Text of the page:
In Praise of Vinyl


I’ll be the first to admit, before I started at community radio, I did not truly appreciate the record. But I have come to love vinyl over the last three years. Now, because I host a talk show, it is lamentable that I don’t get to play a lot of 33s or 45s. Nevertheless, i always find myself gazing at the artwork if nothing else. Far better than anything you will find on compressed mp3s. Today was Record Store Day, and in Vancouver, as well as countless other music hubs, that is a big deal.

Unlike award shows such as the Junos or Grammys, which reward the musician and the music industry, Record Store Day honours music in its purest form: the raw sound of vinyl. Talking with several musicians and record store owners store, we asked what makes Record store Day special. The general consensus was that it brought attention to bands that might not otherwise get noticed and it gives a sense of community. In addition, the record store itself is something sacred. Unlike mega-outlets like HMV, that didn’t know how to adapt to changing industry, record stores always have back catalogues, decent prices, and the employees and owners always have an amazing knowledge of obscure, underground artists.

I also find that the music-lovers who shop at record stores tend to be more knowledgeable and have a greater overall appreciation than just your average teenager looking to get their hands on the latest Bieber, Gaga or Carly Rae. The music industry is ever-changing, and the big-box CD stores, much like the traditional video store (Blockbuster anyone) is slowly dying off. iTunes has contributed to that. But we can’t fault them. They helped the industry if anything. The record store will never die, People want to have the physical record in their hands rather than just a digital download of mp3s. (Did I mention how shitty mp3s sound compared to vinyl). Also, older albums and artists are readily available and reasonably priced. (I came across a Billy Bragg punk album, which I am going back and spend the seven dollars it costs and buy it).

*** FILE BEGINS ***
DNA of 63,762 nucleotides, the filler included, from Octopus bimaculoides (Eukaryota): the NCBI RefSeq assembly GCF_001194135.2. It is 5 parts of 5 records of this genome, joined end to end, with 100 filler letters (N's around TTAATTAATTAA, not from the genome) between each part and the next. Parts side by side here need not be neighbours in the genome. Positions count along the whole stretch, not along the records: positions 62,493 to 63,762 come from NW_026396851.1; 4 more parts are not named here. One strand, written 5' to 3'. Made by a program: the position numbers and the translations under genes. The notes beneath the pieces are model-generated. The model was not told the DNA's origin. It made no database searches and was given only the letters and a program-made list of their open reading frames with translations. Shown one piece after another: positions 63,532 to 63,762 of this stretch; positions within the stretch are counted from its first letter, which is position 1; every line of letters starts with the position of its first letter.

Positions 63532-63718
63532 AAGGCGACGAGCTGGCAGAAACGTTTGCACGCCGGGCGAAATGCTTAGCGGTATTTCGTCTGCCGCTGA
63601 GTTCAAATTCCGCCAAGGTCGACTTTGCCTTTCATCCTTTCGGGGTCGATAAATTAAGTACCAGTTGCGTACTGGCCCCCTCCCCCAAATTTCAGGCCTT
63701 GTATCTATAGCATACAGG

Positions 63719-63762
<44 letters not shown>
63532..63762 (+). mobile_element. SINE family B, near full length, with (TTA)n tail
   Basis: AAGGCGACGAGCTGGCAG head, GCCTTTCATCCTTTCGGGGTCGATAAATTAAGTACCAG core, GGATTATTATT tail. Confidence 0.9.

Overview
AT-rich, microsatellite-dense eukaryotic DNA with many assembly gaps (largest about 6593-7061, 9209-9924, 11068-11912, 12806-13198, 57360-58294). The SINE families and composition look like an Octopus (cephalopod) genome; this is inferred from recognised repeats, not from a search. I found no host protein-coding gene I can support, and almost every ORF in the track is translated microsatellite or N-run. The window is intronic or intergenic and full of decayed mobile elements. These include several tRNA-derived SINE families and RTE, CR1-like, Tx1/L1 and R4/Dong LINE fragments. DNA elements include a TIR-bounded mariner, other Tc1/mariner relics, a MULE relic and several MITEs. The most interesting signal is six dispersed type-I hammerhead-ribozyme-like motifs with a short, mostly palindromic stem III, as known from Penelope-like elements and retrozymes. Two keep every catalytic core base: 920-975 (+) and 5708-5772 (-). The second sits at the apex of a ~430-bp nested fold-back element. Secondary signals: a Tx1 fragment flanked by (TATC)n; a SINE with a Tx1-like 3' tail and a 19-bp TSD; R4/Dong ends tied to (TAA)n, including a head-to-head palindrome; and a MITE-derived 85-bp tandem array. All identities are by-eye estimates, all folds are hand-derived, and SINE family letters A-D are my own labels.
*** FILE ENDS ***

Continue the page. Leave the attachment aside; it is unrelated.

Here in Vancouver, the celebration is always a rockin good time. Bands galore. This year, the big draw was Nardwuar and the Evaporators. There was barely any breathing room inside Neptoon Records. So many great bands took the “stage” today. Even musicians who weren’t playing stopped by for a chat (such as Colleen Rennison of No Sinner). So on this day, buy a record, celebrate the record store, and just love and appreciate pure music.

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